Executive director of the Australian Federation Against Copyright Theft, Neil Gane, spoke in front of the Federal Court about his loss against ISP iiNet.
The federation, which represents film and television studios, first took iiNet to court in November 2008, arguing that the ISP infringed copyright by failing to take reasonable steps — including enforcing its own terms and conditions — to prevent customers copying films and TV shows over its network.
However, Justice Cowdroy ruled for iiNet today, saying he found that iiNet did not authorise the infringement of the studios' copyright.
A timeline pinpointing key dates in the iiNet trial can be found on the ZDNet.com.au website.
Gane prefaced the interview with a statement:
Today's decision is very disappointing to the film industries, which launched the case, and to the 50,000 Australian's who are employed in the Australian film industry, but we believe this decision was based on a technical finding centered on the court's interpretation of how infringements occur and the ISPs' ability to control them.
iiNet accepted the evidence we provided as legitimate proof of copyright infringement's on their network. We are confident the government will not intend a policy where rampant copyright infringement is allowed to continue unaddressed and unabated across the internet. We will now take the time to review the decision before making comments going forward.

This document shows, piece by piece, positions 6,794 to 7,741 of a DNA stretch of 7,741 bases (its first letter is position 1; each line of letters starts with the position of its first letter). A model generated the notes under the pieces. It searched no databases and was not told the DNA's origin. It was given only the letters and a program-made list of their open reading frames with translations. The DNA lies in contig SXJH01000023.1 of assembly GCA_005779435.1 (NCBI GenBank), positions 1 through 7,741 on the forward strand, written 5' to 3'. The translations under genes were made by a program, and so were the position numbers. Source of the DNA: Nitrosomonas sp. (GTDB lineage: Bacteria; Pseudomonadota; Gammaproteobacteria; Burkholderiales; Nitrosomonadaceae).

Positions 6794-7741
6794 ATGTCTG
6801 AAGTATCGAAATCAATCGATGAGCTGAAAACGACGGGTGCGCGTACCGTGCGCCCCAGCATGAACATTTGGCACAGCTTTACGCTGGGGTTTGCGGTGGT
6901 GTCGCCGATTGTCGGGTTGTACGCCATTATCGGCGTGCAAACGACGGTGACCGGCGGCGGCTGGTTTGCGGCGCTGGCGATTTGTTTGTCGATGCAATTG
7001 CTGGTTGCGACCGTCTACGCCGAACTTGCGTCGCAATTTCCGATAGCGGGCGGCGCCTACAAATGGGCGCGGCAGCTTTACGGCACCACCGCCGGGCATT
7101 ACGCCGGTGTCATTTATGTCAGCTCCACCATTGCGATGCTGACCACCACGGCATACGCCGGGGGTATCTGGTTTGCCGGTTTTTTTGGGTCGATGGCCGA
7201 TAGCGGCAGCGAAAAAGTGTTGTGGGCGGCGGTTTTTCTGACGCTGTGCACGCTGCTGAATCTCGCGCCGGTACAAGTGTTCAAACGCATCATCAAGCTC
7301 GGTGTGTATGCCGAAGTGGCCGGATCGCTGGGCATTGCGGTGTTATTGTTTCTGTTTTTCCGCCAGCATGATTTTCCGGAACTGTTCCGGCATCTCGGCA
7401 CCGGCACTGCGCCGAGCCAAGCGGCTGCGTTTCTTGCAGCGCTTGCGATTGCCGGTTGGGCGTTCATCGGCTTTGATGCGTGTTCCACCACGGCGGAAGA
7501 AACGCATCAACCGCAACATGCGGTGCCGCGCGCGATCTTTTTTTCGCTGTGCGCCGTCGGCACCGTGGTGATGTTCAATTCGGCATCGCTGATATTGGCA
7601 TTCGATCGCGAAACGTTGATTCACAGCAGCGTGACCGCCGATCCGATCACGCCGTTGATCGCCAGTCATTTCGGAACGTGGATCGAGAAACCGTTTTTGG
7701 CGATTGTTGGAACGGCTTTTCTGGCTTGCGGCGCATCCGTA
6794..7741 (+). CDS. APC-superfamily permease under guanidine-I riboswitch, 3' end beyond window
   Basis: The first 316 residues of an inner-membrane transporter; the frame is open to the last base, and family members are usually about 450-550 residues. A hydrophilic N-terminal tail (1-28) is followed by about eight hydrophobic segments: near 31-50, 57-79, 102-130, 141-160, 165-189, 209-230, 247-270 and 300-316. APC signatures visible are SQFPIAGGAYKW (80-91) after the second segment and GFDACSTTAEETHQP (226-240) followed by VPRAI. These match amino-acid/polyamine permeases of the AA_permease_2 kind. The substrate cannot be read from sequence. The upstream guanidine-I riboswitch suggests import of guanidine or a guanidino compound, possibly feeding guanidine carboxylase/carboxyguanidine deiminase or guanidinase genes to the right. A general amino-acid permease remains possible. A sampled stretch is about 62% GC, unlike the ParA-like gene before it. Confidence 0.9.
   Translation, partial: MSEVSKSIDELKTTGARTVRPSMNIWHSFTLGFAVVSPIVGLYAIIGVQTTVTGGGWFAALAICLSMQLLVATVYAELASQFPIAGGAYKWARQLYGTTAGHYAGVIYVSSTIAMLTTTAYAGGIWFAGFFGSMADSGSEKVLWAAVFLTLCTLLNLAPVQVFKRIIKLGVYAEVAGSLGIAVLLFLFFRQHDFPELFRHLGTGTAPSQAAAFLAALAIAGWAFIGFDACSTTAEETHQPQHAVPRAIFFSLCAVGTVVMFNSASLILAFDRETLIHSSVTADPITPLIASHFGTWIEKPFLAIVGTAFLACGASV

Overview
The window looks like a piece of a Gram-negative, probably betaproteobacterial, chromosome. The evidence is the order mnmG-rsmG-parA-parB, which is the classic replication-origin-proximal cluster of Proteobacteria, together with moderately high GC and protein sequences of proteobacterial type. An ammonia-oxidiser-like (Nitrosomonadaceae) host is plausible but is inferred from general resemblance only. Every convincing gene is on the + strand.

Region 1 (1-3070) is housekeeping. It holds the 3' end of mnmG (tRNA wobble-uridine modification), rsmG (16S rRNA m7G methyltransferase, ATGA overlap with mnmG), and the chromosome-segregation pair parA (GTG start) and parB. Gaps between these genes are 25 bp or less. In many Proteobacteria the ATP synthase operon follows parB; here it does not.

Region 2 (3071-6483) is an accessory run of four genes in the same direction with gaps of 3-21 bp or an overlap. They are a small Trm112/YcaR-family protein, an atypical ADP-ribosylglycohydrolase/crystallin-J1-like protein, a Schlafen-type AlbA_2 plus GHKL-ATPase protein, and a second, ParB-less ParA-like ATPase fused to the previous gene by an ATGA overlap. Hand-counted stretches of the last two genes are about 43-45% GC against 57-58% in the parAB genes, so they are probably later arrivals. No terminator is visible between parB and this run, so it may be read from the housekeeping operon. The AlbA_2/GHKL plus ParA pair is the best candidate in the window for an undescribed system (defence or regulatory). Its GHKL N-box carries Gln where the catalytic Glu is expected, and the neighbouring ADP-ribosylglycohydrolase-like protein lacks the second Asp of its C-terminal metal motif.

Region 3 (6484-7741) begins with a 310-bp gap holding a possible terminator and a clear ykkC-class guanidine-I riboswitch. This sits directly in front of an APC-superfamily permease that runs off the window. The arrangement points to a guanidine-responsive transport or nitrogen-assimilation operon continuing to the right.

Then the doorstop began.
Where do you go from here to stop this problem of copyright?
It's very recognised by government that it is a problem. We are confident that, going forward, government policy will not be supporting an outcome which allows the rampant and unaddressed infringements that are occurring across the internet.
Is this a green light around the world for internet users to continue to downloading movies? Do you agree with that?
We are still reviewing the decision and I'd rather not address this at this juncture.
Do you plan to appeal?
As I said, we are still reviewing the decision. It was only made this morning. We are not ruling anything in or anything out but we'd rather not make a public announcement at this juncture.
Would you like to see the "three strikes" legislation like the French introduced?
As I said, we are still reviewing the decision. We would rather not make a public announcement at this juncture but we are confident that government will not be supportive of a policy outcome which allows for the continued and unabated rampant infringement that is currently occurring.
Here you were trying to get the ISPs to be your gate, to be the enforcers, and that's now failed. Surely that must be a devastating blow to your campaign against infringement.
Well, of course, we are very disappointed in the outcome of the court today. And we launched this litigation to try and support and protect the 50,000 Australians who are working in the Australian film industry.
iiNet — it was a five-month investigation where tens of thousands infringements were found to be occurring across their website.
Why not Telstra for example? They have people downloading and sharing files illegally.
We were investigating. It was a five-month investigation into iiNet. The case was about iiNet and there were tens of thousands of infringements that were found to be occurring across their network. We provided them with evidence, evidence that their CEO Michael Malone said was "compelling" evidence.